oblateness


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  • noun

Synonyms for oblateness

the property possessed by a round shape that is flattened at the poles

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References in periodicals archive ?
Meanwhile, the accuracy of the following lunar parameters was continuously improved by obtaining the LLR measurements: solid moment of inertia, fluid core moment of inertia, core oblateness, Love number determination, orbit and physical librations, inner core possibilities, and so on [46].
The satellite perturbation forces include the Earth oblateness perturbation [40, 41], the third-body attraction perturbation [42] such as lunisolar gravitational perturbation [43], the solar radiation pressure perturbation [44, 45], and the atmospheric drag perturbation.
The influences of lunar-solar perturbations, Earth's oblateness, and atmospheric drag are considered to predict the reentry time more accurately [1, 8, 9].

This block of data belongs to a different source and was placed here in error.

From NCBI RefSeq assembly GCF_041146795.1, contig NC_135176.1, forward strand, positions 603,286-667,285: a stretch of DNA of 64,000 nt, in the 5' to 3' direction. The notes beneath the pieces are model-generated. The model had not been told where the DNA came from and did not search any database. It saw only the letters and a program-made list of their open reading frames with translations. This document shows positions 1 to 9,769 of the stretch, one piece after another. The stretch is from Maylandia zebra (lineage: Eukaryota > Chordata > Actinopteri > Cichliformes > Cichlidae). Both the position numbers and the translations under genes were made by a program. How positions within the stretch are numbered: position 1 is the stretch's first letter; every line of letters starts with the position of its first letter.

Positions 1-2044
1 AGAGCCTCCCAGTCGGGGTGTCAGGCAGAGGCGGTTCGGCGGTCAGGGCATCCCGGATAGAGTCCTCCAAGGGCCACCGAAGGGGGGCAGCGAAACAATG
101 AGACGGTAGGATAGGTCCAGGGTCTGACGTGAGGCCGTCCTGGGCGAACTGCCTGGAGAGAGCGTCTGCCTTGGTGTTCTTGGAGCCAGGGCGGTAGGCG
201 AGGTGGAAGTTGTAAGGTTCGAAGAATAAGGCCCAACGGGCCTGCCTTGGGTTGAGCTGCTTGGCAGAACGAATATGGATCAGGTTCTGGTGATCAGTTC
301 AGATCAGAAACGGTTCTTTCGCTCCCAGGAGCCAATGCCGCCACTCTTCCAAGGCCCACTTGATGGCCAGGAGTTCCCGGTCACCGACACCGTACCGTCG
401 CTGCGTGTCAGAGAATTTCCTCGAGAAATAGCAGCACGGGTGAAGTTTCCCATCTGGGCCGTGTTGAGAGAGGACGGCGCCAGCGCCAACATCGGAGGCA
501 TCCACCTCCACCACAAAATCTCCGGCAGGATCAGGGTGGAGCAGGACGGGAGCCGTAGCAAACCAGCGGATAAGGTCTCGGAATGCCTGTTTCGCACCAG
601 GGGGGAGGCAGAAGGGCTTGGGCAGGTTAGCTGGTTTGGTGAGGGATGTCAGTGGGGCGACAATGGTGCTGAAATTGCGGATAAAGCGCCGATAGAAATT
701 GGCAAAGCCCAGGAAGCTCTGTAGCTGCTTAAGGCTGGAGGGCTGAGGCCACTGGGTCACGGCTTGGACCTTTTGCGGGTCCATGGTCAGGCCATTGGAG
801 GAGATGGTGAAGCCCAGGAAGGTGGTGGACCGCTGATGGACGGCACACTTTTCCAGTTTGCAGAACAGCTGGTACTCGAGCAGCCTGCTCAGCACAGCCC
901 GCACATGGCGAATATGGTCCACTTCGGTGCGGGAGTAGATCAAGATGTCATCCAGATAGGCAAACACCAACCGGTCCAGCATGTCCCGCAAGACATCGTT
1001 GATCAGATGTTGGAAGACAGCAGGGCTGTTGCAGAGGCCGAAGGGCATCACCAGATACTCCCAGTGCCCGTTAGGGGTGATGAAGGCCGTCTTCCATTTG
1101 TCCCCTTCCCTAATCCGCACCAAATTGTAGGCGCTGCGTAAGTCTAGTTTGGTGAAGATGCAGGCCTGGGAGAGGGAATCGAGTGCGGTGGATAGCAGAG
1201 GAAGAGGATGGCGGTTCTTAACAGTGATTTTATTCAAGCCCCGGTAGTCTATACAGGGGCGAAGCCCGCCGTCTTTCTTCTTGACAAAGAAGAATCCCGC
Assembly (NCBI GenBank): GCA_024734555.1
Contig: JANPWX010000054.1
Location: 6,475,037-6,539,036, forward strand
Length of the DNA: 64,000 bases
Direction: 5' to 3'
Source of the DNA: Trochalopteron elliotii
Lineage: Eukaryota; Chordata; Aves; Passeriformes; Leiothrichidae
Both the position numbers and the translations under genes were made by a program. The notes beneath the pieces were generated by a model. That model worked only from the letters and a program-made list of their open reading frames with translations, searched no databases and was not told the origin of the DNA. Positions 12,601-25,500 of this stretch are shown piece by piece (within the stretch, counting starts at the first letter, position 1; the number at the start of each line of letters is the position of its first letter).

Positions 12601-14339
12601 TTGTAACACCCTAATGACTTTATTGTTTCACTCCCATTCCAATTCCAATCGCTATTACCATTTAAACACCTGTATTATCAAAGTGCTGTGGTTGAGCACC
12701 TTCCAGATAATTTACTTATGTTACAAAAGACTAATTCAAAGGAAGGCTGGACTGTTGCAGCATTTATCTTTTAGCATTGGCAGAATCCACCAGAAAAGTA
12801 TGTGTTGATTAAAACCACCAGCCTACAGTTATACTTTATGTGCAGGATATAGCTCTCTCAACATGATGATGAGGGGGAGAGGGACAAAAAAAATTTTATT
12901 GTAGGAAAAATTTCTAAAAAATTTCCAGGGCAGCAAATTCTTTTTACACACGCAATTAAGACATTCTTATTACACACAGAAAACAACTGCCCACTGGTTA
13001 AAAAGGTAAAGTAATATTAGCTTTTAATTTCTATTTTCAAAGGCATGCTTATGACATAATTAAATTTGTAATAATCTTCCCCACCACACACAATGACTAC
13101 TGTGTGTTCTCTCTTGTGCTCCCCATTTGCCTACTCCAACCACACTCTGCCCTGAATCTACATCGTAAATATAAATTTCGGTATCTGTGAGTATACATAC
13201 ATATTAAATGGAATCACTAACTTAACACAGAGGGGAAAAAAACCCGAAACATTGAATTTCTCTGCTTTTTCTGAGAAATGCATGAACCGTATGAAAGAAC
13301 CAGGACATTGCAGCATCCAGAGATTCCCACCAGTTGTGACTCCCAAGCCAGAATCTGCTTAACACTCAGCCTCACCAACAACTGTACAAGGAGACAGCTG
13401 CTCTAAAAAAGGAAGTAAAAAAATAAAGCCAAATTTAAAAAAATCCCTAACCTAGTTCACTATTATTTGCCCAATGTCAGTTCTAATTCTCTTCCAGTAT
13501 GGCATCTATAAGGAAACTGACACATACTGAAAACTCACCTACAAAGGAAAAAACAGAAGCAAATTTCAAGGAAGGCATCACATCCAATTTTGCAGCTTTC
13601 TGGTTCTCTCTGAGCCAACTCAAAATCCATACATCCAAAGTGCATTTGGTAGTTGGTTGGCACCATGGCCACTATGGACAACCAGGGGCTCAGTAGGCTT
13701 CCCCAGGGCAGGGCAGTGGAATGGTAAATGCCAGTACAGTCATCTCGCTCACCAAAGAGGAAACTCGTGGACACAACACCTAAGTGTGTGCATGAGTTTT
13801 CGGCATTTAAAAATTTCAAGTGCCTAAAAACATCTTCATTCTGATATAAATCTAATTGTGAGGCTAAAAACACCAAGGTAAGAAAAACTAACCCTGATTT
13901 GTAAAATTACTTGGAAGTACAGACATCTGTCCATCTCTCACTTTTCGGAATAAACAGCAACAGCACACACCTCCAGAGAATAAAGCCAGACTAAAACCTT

Tapley, "Variations in the Earth's oblateness during the past 28 years," Journal of Geophysical Research, vol.
The degree of ovalization is quantified by the parameter [zeta], called the oblateness. Given an initially circular cross-section of radius r, the product r[zeta] equals to the minor axis length of the oval obtained after deformation.
Oblateness can be considered as a sign of internal cohesive forces within an object and these are absent within a gaseous star.
According to (36), the perturbation potential function due to the Earth's oblateness is given by:
Such activity can lead to changes of oblateness and angular momentum and, through gravity coupling, to orbital period modulation.
For a spacecraft with high area-to-mass ratio orbiting the Earth, its dynamics is strongly perturbed by the term of the gravitational field due to the Earth's oblateness and by the effect of solar radiation pressure (SRP).
Ocean cooling: Constraints from changes in Earth's dynamic oblateness (J 2) and altimetry.
Thus, the oblateness of a planet causes apsides of particle orbits in and near the equatorial plane to precess in the direction of the orbit and lines of nodes of nearly equatorial orbits to regress.
But about four years ago, the Earth's "dynamic oblateness"- its girth - began to increase.